The Power of a Question

“She hears voices.”
“He talks to himself.”

Until recent years such observations conveyed suspicion of ... insanity! Or maybe the dazzling brilliance of an eccentric genius. Few people want to be thought of as the first or qualify for the second. Could that be why so few people know about this powerful journaling technique?

Posing questions in your journal and then writing down the answers may be the single most powerful tool available for insight, healing and problem-solving. The more you use it, the stronger it grows. This technique is recommended by all leading journal experts for developing insight, solving problems, enhancing creativity and more. Let’s take a quick look at a few Power Questions and how to use them. Later posts will explore specific questions in more depth.

The first step of the simple process is to describe a troubling or puzzling situation, then follow it up with a question like one of these:

What can I learn from this?

An ideal question to pose after recording anger, hurt or fear arousing incidents and events.

Is this true?

This simple question is an offshoot of The Work of Byron Katie. Whether you are writing or obsessing, it’s a great way to break your chain of blame and negativity. It’s also a way to protect yourself from overoptimism.

What would (insert name) say about this?

Some variation of this question opens the door to understanding other points of view that may provide the key to resolving differences, or removing thorns from sticky situations.

What would I rather be doing? 
What gives me the most pleasure? 
What’s my payoff for continuing down this path?
How do I really feel about this?

The more often you pose questions to yourself, the more easily they will come to you. The second step is to start writing answers without any conscious effort to find them. Set your Inner Critic aside and just write. Let the words flow. You may be surprised at some of the answers that appear on the page. Don’t settle for the first answer that pops out of your pen. There may be many, and the most productive may lurk at the bottom of the bottle.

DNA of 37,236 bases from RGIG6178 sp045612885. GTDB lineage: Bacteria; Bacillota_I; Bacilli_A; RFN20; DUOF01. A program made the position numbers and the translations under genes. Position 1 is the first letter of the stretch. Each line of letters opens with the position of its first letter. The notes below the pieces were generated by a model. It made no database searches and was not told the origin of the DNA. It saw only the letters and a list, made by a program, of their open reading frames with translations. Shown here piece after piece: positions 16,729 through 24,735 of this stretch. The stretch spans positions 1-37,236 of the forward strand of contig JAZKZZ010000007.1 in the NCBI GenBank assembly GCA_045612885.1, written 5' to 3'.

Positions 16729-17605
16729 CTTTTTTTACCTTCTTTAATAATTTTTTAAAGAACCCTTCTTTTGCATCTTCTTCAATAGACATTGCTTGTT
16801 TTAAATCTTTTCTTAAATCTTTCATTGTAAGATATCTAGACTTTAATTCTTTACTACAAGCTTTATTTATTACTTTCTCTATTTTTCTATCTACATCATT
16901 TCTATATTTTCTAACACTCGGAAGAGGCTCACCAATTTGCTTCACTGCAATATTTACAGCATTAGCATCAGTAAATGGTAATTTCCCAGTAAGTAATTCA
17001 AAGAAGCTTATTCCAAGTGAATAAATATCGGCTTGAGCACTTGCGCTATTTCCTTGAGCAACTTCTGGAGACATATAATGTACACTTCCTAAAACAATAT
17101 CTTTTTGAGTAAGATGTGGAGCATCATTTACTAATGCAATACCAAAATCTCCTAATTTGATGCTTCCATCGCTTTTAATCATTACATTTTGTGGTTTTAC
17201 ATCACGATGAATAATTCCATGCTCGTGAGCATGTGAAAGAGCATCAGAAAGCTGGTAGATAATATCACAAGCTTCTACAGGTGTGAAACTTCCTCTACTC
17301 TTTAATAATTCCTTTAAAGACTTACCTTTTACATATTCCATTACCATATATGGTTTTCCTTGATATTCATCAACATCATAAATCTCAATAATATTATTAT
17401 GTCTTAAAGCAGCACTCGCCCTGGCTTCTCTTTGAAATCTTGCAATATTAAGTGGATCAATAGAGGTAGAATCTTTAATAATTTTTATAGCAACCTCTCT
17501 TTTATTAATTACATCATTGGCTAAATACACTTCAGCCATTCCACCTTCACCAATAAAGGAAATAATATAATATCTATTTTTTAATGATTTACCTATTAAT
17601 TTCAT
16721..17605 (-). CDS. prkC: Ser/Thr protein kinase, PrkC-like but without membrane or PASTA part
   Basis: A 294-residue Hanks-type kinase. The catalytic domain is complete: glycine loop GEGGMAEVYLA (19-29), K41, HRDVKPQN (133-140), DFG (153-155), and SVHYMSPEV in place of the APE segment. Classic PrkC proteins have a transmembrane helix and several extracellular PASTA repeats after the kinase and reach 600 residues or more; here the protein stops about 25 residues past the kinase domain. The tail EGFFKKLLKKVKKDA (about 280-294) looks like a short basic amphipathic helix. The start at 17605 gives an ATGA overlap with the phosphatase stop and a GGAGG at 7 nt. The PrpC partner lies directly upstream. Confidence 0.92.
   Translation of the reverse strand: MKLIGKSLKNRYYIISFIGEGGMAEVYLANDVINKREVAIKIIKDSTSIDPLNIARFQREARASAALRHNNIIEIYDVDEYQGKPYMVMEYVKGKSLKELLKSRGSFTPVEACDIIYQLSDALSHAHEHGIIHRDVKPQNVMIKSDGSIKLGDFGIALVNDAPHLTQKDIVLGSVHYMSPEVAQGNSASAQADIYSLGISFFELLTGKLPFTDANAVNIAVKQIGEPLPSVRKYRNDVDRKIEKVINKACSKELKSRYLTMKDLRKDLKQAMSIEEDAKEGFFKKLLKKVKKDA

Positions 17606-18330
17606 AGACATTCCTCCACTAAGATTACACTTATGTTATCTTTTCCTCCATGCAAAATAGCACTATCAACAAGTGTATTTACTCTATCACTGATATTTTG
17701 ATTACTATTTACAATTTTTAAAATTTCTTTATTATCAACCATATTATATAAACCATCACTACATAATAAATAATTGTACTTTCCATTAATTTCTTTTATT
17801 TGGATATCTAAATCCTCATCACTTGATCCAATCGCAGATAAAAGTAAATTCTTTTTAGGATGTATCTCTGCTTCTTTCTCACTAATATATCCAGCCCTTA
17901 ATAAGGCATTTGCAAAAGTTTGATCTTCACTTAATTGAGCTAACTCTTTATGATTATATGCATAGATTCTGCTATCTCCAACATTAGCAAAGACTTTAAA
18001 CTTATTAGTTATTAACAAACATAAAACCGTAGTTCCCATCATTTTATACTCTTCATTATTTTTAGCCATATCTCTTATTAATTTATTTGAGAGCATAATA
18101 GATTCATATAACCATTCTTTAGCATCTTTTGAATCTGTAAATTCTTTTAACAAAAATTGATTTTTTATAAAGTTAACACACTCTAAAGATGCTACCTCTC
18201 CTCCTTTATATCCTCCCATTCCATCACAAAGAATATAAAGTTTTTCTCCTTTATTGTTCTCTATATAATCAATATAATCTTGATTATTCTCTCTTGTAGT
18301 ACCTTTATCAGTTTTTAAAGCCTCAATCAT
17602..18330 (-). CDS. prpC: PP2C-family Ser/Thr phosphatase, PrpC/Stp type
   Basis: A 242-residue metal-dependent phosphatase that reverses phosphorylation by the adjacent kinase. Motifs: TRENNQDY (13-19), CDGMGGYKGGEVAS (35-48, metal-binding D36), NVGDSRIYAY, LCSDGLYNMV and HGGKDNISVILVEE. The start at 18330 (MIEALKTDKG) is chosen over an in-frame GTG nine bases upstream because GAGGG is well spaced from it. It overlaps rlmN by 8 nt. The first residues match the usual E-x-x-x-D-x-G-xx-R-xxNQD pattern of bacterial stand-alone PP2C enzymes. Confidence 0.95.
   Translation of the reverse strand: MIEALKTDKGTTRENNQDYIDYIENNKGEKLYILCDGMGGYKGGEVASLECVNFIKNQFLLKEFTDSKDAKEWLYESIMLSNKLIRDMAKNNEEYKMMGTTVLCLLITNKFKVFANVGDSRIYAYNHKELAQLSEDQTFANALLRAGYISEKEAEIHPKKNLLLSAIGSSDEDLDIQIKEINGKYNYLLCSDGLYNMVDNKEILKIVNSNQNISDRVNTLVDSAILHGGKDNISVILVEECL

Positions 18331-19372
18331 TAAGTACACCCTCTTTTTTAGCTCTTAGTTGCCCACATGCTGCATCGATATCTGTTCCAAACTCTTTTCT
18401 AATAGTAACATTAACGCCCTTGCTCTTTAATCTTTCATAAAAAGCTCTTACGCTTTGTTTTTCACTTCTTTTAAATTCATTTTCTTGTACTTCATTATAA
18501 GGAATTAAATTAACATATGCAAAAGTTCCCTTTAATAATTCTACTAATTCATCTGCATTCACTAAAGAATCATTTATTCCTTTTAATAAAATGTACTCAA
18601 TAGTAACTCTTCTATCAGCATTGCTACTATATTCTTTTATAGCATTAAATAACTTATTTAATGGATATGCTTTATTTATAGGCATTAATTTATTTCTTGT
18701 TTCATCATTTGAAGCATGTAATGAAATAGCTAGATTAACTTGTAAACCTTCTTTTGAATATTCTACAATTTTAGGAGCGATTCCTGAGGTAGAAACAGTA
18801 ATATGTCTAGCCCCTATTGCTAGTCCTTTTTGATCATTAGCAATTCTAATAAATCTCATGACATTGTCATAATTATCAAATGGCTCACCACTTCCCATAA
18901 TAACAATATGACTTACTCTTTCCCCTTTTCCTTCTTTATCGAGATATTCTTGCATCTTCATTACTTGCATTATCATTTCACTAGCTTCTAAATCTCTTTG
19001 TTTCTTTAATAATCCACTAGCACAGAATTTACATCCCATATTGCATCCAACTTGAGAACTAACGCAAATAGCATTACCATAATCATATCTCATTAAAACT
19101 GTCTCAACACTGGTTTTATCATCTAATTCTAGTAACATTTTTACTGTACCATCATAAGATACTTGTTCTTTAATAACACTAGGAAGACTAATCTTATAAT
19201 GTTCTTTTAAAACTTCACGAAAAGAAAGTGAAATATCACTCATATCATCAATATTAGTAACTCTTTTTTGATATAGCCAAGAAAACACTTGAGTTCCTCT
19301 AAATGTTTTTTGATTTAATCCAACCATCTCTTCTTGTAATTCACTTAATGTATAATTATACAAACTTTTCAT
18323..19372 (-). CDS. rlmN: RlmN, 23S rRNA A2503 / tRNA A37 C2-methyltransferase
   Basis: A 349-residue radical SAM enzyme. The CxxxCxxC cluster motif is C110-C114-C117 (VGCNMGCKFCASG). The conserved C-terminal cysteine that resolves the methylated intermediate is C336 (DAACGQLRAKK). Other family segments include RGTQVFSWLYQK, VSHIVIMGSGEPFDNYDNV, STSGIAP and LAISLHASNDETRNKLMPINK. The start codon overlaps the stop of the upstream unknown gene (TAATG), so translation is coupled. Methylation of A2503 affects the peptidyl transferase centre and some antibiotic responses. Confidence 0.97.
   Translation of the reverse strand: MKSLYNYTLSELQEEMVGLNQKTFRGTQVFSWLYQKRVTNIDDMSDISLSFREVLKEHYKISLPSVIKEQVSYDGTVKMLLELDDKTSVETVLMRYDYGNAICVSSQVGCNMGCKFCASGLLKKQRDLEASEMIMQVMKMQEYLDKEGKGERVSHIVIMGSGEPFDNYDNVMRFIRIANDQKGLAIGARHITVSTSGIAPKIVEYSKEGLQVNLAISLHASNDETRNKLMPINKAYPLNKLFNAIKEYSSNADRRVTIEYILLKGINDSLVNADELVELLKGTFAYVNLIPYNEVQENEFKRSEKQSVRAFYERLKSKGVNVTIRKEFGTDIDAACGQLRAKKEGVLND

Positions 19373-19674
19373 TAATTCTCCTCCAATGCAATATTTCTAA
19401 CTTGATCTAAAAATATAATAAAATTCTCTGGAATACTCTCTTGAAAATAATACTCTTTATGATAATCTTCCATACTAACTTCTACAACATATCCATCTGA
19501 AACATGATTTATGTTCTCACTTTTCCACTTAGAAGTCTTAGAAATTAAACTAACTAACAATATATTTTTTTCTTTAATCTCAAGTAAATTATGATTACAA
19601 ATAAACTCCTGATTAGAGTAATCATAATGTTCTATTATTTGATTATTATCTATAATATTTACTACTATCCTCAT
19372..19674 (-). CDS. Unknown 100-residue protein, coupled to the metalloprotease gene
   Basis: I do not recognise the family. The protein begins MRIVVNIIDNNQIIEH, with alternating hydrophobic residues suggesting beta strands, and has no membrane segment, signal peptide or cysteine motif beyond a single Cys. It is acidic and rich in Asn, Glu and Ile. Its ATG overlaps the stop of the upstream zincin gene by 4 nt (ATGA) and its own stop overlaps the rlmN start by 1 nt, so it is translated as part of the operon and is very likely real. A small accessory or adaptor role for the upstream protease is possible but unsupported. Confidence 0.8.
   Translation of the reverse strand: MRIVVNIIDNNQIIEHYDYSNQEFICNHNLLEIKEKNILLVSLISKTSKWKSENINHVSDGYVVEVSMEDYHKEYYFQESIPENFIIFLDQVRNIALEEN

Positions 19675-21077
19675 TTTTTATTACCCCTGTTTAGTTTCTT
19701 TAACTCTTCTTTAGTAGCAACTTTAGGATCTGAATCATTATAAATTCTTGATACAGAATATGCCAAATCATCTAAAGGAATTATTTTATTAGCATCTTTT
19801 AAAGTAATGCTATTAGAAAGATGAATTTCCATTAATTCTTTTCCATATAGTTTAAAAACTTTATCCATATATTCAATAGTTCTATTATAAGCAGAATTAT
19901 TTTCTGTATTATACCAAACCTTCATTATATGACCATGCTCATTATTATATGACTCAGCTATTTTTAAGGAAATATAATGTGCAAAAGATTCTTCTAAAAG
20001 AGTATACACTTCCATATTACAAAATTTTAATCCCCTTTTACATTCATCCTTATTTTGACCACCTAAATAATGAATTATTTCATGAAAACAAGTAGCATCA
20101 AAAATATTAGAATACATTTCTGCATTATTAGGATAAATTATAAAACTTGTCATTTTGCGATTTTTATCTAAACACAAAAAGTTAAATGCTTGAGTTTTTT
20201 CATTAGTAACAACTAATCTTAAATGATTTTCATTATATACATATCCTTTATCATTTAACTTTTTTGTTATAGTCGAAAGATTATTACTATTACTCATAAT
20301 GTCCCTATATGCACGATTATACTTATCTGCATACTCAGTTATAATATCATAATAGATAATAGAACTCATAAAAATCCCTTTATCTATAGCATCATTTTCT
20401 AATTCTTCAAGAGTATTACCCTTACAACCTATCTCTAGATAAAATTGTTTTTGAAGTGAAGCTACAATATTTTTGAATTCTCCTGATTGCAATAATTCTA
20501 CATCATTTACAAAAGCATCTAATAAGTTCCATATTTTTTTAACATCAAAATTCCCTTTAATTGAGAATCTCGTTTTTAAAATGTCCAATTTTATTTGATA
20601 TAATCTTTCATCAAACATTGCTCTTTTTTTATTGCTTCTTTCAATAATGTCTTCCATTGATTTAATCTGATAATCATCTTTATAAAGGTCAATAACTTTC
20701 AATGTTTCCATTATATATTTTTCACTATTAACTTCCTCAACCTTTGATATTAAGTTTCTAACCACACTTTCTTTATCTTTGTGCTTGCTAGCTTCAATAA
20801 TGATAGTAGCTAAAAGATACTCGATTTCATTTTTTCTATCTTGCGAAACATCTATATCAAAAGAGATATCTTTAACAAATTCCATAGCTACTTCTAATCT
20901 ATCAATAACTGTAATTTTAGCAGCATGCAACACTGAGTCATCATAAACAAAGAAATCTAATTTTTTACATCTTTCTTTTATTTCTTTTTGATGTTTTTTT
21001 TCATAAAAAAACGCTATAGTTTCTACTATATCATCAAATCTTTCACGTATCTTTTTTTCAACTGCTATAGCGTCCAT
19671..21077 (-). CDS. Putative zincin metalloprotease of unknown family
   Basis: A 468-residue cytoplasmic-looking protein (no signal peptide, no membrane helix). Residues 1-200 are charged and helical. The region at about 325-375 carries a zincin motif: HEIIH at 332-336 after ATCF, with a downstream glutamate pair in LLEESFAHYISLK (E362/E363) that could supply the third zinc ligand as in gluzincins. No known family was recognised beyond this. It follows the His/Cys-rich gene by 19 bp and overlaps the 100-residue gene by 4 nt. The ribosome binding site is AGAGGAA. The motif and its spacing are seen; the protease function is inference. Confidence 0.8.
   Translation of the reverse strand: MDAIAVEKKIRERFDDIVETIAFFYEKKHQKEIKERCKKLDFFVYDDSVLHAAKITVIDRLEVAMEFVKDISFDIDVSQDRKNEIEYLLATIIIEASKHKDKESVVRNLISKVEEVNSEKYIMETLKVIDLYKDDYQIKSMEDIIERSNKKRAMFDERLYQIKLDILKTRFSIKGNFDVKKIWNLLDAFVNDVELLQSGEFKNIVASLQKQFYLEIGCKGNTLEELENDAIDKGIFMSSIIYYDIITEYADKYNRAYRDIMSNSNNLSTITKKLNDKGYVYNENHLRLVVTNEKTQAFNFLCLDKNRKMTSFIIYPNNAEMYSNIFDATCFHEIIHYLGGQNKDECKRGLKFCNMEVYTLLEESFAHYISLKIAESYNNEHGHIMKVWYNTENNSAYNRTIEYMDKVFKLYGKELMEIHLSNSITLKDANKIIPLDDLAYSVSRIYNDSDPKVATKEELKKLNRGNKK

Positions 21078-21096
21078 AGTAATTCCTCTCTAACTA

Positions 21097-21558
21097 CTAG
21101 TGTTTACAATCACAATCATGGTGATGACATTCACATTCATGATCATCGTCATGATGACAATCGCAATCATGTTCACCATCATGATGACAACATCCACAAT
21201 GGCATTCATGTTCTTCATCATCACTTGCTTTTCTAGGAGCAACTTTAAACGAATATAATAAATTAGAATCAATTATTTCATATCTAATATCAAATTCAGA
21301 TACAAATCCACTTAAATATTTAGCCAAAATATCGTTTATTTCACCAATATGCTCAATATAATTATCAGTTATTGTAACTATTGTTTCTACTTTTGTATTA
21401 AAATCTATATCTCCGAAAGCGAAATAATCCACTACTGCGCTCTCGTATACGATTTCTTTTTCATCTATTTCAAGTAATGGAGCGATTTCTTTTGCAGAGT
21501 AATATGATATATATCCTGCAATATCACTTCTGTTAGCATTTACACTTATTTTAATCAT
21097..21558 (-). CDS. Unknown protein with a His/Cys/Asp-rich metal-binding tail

Where do these answers come from? Some say the creative subconscious. Others may claim they come from Spirit in whatever form you understand it. Maybe imply The Universe. Who cares? They work. Do yourself a favor and give them a try.

Write now: briefly describe a puzzling or emotionally draining situation. Begin a new paragraph with the question, “What can I learn from this?” Spend at least five minutes freewriting answers without conscious thought on your part. Read the answers and continue to drill down with more questions about juicy answers. Finish with a simple “Thank you.”

Photo: Wikimedia


JoAnn M said...

Since I have zero emotionally draining questions, I will see if I can borrow some from frenemies ;-) Katie has made tremendous inroads in simplifying our personal exploration. Thanks for posting this reminder to utilize her example.

Kathleen Pooler said...

Hi Sharon,
I appreciate this post. I am entering a highly- sensitive and emotionally-charged area in my memoir journey and I feel these questions will serve as a guide as I tread these uncertain waters. Thanks for sharing these insights!


Sharon Lippincott said...

JoAnn, LOL! What a great sense of humor you have. BK helps people think straight. As far as I know, she does not stray into the arena of writing. But her system is even more powerful when thinking becomes visible.

Kathy, these are just starter questions. Let intuition be your guide to the best ones for you. You may need more than one, in sequence. You may need to try two or three to find the one that cracks the shell and gives you access to any degree of insight. Patience and persistence! And best wishes on your memoir

selfempowerment said...


Nice post you have and thanks for sharing.